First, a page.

Google's Internet Justice League

- November 16th, 2016

The battle to promote equality and protect the internet’s weakest users is waged on the biggest platform of all.

Google’s Jigsaw (NASDAQ:GOOGL) division incubates new ideas (indeed its previous name was Google Ideas) and pieces them together to fight all types of cybersecurity, be it against censorship, hackers or below-the-line bullying. Reading comment sections on blogs and news sites often isn’t pretty. With a mission statement “to use technology to tackle the toughest geopolitical challenges,” Jigsaw aims to change the script.
If the internet is an intangible parallel of the real world, Jigsaw acts as the FBI of cybersecurity. Jigsaw aims to police playground bullies running riot online and “level the playing field”, says founder and president Jared Cohen. Their work responds to cases where “some governments pass increasingly harsh laws that crack down on free speech.” The problem with the web is that these are issues you can’t put your finger on and it’s hard to combat a silent threat that you can’t see or quantify. Enter Conversation AI, machine learning software, that is trained to filter abuse. Freedom of expression is an oft-abused human right, used irresponsibly to attack feminists or minority groups.
Cohen shares the same ambitious lofty sentiments as Facebook CEO Mark Zuckerberg, who aims “to help cure all diseases in our children’s lifetime.” He is shooting for the moon aiming to end censorship within a decade. The emphasis on openness echoes Zuckerberg’s mandate: “making the world more transparent”. Zuckerberg was hacked for the third time this year by OurMine, who offer security solutions to their targets, whether sincere or not, claiming victims shouldn’t “worry, we are just testing your security”. Google Jigsaw is a free public service, hoping to shift the balance of power away from what is essentially blackmail.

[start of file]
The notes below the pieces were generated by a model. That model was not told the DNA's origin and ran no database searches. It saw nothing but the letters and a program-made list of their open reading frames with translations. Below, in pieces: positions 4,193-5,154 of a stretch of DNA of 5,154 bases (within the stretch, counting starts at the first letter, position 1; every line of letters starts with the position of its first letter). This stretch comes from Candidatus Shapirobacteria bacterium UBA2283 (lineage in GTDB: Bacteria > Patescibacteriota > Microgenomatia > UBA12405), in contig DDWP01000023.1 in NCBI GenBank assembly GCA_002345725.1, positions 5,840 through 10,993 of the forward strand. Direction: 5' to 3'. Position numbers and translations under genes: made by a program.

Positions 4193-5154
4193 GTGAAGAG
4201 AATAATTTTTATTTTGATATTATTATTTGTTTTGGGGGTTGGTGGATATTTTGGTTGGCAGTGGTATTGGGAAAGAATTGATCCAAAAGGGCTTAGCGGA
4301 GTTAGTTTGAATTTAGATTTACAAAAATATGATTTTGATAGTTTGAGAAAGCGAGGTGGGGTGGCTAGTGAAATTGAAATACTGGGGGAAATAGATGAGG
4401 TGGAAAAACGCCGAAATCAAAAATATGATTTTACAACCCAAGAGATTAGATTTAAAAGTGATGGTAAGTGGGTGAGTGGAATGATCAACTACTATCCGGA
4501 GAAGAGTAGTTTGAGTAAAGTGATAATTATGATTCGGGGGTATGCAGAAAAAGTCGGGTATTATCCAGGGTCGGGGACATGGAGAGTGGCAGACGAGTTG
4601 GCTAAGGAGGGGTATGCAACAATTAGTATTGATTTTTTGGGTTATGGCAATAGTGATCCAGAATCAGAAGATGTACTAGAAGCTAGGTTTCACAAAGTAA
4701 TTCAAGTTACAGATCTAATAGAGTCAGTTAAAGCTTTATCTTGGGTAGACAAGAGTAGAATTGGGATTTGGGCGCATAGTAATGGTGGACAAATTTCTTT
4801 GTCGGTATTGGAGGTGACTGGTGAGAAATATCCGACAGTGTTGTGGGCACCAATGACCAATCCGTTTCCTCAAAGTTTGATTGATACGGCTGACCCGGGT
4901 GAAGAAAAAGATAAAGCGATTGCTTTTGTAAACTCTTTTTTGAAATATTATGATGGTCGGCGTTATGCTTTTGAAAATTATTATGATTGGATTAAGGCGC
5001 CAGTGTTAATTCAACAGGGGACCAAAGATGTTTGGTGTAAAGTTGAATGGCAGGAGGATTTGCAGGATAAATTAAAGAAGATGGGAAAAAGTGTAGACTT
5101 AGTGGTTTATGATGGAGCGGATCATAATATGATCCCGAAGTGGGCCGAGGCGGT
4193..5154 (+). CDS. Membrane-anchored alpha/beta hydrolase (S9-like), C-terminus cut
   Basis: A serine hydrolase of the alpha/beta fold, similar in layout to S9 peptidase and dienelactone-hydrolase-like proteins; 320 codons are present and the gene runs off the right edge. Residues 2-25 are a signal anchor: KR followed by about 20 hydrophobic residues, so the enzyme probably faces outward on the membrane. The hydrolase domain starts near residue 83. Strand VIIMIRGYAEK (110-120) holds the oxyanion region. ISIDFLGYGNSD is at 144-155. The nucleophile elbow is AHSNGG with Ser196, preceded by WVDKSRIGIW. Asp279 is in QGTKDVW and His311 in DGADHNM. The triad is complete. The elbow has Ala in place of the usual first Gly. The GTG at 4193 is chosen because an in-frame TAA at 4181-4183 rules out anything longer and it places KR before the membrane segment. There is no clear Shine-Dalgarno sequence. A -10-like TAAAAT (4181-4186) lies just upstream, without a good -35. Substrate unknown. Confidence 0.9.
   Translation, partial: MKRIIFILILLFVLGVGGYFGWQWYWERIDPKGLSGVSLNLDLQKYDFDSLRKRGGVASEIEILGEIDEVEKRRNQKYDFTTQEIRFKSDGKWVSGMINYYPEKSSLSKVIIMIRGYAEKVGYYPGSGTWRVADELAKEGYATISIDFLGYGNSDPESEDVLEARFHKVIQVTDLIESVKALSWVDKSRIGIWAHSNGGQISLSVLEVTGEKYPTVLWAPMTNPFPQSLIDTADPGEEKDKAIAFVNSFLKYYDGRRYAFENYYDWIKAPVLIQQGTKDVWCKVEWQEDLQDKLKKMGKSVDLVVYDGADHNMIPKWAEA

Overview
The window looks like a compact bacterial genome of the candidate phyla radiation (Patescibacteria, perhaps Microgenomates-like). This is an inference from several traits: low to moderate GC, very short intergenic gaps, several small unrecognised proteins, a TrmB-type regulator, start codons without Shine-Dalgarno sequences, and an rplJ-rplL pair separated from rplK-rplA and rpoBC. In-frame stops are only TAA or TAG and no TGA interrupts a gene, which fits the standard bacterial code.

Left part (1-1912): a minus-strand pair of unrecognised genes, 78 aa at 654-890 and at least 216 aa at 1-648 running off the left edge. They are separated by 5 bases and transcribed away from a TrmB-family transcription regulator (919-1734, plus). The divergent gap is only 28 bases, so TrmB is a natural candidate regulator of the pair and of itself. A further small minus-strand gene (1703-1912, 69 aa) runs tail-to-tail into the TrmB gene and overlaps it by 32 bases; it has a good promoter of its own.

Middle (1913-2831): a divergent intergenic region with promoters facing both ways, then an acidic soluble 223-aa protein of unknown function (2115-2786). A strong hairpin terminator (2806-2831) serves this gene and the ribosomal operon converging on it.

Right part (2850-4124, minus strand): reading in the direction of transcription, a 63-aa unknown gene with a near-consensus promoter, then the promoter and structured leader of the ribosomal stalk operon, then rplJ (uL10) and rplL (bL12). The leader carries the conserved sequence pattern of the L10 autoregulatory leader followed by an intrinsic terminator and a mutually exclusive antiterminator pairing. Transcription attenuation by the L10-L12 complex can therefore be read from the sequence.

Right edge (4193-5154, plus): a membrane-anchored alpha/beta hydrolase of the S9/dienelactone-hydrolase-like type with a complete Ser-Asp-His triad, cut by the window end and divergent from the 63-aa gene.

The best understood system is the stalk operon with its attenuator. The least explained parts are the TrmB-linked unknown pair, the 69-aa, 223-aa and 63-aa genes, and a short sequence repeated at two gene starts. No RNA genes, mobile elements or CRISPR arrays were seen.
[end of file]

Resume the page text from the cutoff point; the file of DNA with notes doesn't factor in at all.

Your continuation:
They have partnered with Arbor Networks, data providers for distributed denial of service (DDoS) attacks. These events are often concurrent with violent shifts of power or global acts of terror, such as the Charlie Hebdo attacks in Paris. 

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In related news, YouTube has taken elements of Facebook and Pinterest to allow creators to like and pin preferred comments on their posts. Although surely with good intentions, this veers off into tricky territory where comments, both negative and positive, are not equally weighted. The alternative is that broadcasters disable comments altogether. At the moment, YouTube commenters can hide behind usernames, which undoubtedly frees them up to write abusive messages that they would never say in person.
Jigsaw hasn’t turned a profit yet but concerns itself with being on the right side of the war. There is always a market for such initiatives so investors will be satisfied both monetarily and philanthropically.
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Securities Disclosure: I, Emma Harwood, hold no direct investment interest in any company mentioned in this article. 

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